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Griffith on new anti-crime measure: No plan to sideline PCA

Wednesday, December 18, 2013
Gary Griffith

National Security Minister Gary Griffith yesterday defended the Virtual Police Officer initiative, insisting the intention was not to sideline the Police Complaints Authority. Griffith was responding to statements made by the authority, which expressed concern about the anti-crime measure. In a press release issued on Monday, the authority described itself as “the only duly-constituted body to deal with complaints by citizens about corrupt activities by the police.”



It added that the authority is “an independent body established by law to, among other things, investigate, monitor and audit complaints of allegations of criminal offences involving police officers, police corruption and serious police misconduct.” Saying it appeared Griffith was “sidestepping” the authority, it added that the National Security Minister seemed to be transferring to himself a responsibility for which the PCA was specifically established by the Parliament.


Contacted yesterday, Griffith maintained that the intention behind the initiative was simply to gather information and pass it on to the relevant agencies, which could also include the authority. He said the objective was not to create disharmony with anyone or any entity. “The fact is we need to get the information and that has been a challenge,” Griffith said. “We need to look at the bigger picture. We are not only seeking information on rogue police officers, but all categories of crime, and this information is badly lacking.”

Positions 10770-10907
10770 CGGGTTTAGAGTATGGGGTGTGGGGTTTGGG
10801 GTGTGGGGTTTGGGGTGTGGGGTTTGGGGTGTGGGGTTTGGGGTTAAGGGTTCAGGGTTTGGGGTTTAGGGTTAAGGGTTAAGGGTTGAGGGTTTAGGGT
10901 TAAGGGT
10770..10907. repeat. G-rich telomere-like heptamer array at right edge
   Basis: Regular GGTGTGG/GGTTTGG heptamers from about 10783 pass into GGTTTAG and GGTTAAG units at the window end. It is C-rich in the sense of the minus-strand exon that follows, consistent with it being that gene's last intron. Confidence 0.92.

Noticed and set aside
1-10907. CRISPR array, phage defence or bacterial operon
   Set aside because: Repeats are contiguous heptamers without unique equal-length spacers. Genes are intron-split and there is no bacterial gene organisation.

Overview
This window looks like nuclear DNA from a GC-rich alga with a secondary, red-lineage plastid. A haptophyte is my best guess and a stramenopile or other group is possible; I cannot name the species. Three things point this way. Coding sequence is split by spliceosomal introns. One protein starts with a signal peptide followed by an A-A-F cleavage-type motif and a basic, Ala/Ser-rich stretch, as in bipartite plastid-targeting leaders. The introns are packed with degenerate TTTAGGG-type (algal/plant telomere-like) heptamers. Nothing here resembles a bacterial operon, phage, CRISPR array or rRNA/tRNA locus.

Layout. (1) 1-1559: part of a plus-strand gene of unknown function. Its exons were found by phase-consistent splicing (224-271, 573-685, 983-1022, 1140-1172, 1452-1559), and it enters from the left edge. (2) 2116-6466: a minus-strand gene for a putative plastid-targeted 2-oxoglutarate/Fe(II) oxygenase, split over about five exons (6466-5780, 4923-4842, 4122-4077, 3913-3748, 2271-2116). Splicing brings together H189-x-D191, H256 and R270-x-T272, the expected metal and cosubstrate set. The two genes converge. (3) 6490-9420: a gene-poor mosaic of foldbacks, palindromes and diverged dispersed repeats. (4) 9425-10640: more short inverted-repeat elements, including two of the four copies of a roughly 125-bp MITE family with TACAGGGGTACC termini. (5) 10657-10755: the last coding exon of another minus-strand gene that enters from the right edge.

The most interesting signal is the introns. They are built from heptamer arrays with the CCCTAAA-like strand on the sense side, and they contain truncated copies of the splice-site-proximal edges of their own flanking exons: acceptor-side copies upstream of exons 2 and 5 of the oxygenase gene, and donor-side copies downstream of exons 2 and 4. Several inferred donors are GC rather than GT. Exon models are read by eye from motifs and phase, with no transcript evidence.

He maintained his role as National Security Minister was to implement policies to assist all law enforcement agencies. The issue of public confidence still remained a challenge and as a conduit to ensure information was given without any fear, Griffith said citizens could go to a secure Web site and report a crime which might be about to be committed or has been committed. 



“We are putting mechanisms to gather as much as we can on all crime, be it rogue elements in the Police Service or otherwise, and give citizens responsibility to become virtual officers in cyberspace,” Griffith added. He said there were also other avenues, like Crime Stoppers, through which members of the public could relay information to the police.


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